* 15 days after claim construction discovery ends, the party claiming patent infringement (or the party asserting invalidity if there is no infringement issue in the case) files its opening claim construction brief;
* 14 days after the opening brief filing, the opposing parties file their responsive briefs;
* 7 days after the responsive brief filing, the party claiming infringement (or the party asserting invalidity if there is no infringement issue in the case) files its reply brief;
* 2 weeks after the reply brief filing, the Court will then conduct a claim construction hearing, if necessary, subject to the convenience of the Court's calendar.
PATENT L.R. 4-3(b): PROPOSED CONSTRUCTIONS OF DISPUTED TERMS
Of course, they reached the maximum and have listed "the ten claim terms whose constructions are believed to be most significant to the resolution of this case, as well as those whose construction is believed by either Google or Oracle to be case or claim dispositive."
Pursuant to ¶ 5 of the Court’s November 19, 2010 Case Management Order (Dkt. 56), the parties request that the Court address the following six terms or phrases at the claim construction hearing:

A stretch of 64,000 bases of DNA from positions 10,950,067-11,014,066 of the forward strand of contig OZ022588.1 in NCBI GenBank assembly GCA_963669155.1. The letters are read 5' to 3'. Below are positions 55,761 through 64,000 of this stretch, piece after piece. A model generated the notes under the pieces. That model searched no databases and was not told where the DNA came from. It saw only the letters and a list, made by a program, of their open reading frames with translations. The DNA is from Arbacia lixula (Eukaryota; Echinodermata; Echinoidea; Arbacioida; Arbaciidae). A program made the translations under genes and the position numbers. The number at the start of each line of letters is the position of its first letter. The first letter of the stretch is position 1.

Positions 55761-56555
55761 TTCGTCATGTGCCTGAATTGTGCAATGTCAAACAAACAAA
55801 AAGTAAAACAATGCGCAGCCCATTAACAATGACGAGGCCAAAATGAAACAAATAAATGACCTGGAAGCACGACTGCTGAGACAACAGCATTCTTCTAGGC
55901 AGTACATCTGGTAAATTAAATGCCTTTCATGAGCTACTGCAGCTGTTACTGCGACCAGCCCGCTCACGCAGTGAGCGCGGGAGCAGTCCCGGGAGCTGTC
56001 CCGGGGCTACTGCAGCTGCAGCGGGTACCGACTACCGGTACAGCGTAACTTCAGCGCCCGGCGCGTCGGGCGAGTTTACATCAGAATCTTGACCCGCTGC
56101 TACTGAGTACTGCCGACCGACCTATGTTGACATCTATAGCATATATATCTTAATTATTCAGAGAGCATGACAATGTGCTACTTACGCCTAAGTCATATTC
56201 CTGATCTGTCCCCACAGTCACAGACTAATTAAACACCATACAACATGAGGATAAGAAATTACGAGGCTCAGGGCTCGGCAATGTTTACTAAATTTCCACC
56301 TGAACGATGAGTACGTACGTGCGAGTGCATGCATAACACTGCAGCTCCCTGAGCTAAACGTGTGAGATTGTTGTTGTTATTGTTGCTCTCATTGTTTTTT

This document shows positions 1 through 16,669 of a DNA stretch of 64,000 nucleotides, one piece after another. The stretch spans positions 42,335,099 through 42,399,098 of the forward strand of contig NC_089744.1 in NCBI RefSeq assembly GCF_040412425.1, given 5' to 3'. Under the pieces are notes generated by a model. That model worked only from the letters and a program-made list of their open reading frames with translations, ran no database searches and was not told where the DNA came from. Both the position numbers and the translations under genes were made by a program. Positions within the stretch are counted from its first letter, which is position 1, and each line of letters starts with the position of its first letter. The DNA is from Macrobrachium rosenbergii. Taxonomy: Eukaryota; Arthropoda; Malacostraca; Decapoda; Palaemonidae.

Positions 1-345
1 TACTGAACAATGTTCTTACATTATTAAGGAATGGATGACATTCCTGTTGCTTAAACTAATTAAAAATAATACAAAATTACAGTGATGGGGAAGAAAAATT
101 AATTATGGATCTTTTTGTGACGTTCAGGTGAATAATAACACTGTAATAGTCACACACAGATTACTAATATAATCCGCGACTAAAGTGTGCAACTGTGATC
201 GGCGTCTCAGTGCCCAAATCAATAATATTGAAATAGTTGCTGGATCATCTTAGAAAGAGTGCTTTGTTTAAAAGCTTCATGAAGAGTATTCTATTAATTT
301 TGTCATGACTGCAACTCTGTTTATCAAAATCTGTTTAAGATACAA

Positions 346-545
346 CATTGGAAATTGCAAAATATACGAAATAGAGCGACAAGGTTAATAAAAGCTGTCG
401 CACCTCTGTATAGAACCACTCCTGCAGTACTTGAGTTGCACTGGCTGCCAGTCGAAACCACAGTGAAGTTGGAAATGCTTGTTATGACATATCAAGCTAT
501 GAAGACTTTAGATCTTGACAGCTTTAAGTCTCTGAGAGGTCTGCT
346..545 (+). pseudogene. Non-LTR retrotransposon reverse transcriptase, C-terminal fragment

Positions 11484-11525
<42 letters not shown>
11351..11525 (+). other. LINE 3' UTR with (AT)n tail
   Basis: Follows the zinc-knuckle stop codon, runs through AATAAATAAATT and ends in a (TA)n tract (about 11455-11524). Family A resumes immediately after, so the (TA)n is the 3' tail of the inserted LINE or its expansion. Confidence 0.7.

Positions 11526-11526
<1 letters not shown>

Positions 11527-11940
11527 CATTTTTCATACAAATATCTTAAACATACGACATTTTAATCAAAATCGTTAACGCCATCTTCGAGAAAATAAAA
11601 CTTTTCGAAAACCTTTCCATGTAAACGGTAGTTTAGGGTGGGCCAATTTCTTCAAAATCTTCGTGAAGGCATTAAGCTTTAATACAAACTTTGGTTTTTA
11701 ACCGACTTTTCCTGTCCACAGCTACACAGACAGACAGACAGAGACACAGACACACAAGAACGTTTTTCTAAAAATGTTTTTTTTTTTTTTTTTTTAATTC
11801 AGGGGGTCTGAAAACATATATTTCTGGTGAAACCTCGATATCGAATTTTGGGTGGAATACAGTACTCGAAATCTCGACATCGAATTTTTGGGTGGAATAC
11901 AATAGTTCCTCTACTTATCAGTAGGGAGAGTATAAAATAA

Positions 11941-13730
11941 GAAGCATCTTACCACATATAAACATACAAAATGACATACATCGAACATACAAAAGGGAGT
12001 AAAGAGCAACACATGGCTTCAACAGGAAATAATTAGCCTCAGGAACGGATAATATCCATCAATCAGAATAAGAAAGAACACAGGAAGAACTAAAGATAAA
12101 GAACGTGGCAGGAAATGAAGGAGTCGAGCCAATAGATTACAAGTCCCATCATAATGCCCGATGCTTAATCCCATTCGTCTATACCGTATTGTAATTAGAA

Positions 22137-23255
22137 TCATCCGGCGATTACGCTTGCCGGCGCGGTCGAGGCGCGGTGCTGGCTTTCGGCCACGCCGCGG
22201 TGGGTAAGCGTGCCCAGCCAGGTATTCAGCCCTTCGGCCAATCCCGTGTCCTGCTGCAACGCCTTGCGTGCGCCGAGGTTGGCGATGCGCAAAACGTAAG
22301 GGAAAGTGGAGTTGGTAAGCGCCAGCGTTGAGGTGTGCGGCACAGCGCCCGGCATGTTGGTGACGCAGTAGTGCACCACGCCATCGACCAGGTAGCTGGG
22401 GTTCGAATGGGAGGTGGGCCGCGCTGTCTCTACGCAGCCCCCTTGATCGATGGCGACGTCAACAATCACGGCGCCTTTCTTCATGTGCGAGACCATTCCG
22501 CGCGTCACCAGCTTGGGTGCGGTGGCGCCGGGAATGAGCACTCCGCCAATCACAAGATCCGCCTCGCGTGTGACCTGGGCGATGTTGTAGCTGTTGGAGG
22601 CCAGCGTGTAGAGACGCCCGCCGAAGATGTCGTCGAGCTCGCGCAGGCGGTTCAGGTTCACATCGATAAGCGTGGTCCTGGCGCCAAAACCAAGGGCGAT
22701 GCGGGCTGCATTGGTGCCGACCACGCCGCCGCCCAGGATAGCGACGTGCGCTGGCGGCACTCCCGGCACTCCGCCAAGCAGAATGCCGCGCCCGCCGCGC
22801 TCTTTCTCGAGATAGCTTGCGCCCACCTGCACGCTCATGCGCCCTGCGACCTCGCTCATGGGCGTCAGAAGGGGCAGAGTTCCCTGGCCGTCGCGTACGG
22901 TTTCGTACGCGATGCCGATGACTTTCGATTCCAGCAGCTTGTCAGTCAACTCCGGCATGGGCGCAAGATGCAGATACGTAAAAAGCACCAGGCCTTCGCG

resolve / resolving (‘104 patent) The chart attached as Appendix A contain each party’s proposed constructions of these
disputed claim phrases, together with an identification of intrinsic evidence and extrinsic evidence proffered by the parties in support of their constructions. Each party reserves the right to refer to the evidence proffered by the other.
computer-readable medium (‘104, ‘447, ‘476, and ‘520 patents) / computer usable medium (‘702 patent) / computer-readable storage medium (‘720 patent)
intermediate form code / intermediate form object code (‘104 patent)
4. the play executing step (‘520 patent)